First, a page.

|Publication number||US5798295 A|
|Application number||US 08/871,787|
|Publication date||Aug 25, 1998|
|Filing date||Jun 9, 1997|
|Priority date||Jun 9, 1997|
|Publication number||08871787, 871787, US 5798295 A, US 5798295A, US-A-5798295, US5798295 A, US5798295A|
|Inventors||Andrew Paul Hoover, Gregory Alan Miller, Dale John McQuirk, Lee Hill II Winford|
|Original Assignee||Motorola, Inc.|
|Export Citation||BiBTeX, EndNote, RefMan|
|Patent Citations (5), Referenced by (47), Classifications (10), Legal Events (7)|
|External Links: USPTO, USPTO Assignment, Espacenet|
This invention relates in general to manufacturing semiconductor wafers, and more particularly, methods of forming a buried contact structure to a doped region within a semiconductor substrate.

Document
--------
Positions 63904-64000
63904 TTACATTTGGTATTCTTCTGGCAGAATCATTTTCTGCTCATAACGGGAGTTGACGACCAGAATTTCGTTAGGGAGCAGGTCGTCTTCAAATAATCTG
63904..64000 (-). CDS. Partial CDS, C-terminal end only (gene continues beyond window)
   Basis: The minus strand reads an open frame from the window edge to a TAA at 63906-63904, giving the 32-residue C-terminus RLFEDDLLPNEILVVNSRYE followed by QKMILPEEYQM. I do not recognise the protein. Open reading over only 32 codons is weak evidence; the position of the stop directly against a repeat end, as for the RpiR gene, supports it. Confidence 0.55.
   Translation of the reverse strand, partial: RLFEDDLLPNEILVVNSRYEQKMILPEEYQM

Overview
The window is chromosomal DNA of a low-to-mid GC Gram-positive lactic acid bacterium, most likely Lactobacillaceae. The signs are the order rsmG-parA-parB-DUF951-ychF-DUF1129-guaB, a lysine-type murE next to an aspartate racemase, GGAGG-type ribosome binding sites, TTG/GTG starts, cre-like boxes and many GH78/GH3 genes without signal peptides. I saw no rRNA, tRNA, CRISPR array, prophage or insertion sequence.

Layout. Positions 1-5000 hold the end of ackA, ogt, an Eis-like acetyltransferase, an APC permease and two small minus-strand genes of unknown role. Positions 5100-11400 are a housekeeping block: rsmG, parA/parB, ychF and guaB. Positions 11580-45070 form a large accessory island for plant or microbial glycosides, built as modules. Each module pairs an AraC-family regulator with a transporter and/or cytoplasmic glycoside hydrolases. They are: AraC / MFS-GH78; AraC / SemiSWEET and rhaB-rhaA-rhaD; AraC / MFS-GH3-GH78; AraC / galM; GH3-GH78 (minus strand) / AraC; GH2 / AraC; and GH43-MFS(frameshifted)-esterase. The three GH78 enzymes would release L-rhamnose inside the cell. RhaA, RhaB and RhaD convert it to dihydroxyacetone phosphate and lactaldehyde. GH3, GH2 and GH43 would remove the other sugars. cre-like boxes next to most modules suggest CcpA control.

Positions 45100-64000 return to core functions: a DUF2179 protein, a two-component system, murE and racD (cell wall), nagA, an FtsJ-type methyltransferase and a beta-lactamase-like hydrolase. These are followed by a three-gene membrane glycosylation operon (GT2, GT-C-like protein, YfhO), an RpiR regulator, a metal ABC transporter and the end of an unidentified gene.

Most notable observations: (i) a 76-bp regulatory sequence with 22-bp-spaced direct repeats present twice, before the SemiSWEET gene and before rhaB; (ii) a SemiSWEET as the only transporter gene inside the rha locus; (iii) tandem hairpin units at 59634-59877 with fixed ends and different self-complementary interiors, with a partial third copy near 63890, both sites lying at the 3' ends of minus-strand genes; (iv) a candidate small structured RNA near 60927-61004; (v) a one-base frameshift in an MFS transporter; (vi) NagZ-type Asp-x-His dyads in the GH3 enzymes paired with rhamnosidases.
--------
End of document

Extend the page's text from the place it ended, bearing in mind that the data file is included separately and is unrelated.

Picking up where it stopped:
Many different types of contact structures are used to create electrical connections between silicon layers and an underlying substrate. One of the more common types is a buried contact as illustrated in FIG. 1. FIG. 1 illustrates a semiconductor device substrate 10 with a primary surface 11. In the formation of buried contacts, semiconductive silicon members 14 are formed over the primary surface 11 and field isolation regions 12 as illustrated. In order to form a buried contact, the silicon members 14 are doped with dopant atoms, and the dopant atoms are thermally diffused into the substrate 10 through the surface 11 to form the doped regions 16. The doped regions 16 make buried electrical contacts between the layer 14 and the substrate. Note that the vertical depths of the doped regions 16 into the substrate lie below the substrate depth of the bottom of the field isolation regions 12. Typically, the doped regions 16 are about one micron deep into the substrate 10 with the field oxide regions 12 consuming less than 1 micron of material into the substrate.